Here at Three Stone Steps we’ve been so consumed with wholesaling our great recycled holiday items that we sometimes need to remind ourselves that it’s the middle of the (hot) summer.  So, for today’s Friday photo, some summer play.  (Ok.  This photo is from the archives.  It was taken in November.  Of 2008.  So, definitely not the summer, but we’re talking about the Caribbean.)

rope jump, Haiti

Here’s to a fun weekend.

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Friday Photo/s: Back from Albania

Albania was a great destination.  I’d recommend it.  Highly.  I had the all too rare experience of feeling like I was traveling and not running from sight to sight, or working.

It was very much a real vacation or holiday (depending on where you are in the English speaking world), since I didn’t search (well, all that much) for fairly made handicrafts.

So, no buying.  No shopping.   In fact, I didn’t even bring back a trinket for myself, but I did see a few women selling their wares in the castle area of Berat/Berati, which was about as touristy as things got in Albania. (Which, blissfully, isn’t all that much.)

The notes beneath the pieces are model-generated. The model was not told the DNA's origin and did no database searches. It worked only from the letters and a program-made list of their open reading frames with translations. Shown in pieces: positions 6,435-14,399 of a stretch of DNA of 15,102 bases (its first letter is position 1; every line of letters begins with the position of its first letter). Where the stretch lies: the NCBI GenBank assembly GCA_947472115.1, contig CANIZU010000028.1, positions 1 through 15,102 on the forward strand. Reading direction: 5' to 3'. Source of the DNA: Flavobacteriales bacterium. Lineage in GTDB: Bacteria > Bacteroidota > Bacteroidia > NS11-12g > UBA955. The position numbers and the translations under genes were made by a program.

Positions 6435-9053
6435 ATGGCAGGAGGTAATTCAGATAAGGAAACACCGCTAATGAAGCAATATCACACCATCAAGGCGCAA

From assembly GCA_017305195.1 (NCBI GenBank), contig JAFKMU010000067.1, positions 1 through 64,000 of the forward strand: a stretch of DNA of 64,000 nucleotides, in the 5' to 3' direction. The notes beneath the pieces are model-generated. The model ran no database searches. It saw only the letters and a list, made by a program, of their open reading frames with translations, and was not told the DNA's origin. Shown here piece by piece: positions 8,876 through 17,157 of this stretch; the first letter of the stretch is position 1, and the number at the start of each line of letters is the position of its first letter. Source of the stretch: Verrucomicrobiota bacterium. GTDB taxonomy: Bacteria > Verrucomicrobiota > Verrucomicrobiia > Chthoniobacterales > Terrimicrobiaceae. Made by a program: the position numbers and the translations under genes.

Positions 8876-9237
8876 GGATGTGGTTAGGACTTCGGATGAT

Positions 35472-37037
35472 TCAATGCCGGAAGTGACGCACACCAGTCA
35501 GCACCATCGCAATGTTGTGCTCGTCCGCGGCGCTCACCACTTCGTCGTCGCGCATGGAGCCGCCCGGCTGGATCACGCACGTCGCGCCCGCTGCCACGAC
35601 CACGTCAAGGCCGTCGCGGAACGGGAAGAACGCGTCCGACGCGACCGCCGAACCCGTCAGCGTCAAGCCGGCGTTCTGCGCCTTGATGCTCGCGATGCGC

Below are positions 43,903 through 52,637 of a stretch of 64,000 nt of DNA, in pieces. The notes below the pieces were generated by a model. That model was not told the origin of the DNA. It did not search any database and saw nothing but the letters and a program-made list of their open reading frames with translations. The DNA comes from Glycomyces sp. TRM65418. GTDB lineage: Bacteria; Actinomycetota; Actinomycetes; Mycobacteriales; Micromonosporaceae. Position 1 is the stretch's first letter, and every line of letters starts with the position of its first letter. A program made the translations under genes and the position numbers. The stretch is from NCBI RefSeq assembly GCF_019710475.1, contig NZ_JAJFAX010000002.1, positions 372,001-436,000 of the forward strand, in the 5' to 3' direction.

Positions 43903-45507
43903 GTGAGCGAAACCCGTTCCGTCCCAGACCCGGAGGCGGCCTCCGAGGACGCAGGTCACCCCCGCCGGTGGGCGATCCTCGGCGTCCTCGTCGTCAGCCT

women in doorway in Berat/Berati, Albania

Just a few things for sale.

While the above woman had a few crotched items, she is mainly selling honey and preserves.  (Which I imagine are great.)

The woman below has a bit more on the handicraft front on offer:

berat/berati seller in castle

selling needlework

 

Wherever you end up this weekend, I hope it’s great.

 

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Ghetto Biennale and other recycled art in Haiti

This current trip is my fifth to Haiti.  Usually, for a variety of factors, mostly involving the high cost of travel there, I rush through and do absolutely what I have to do and head home.   I changed things this time.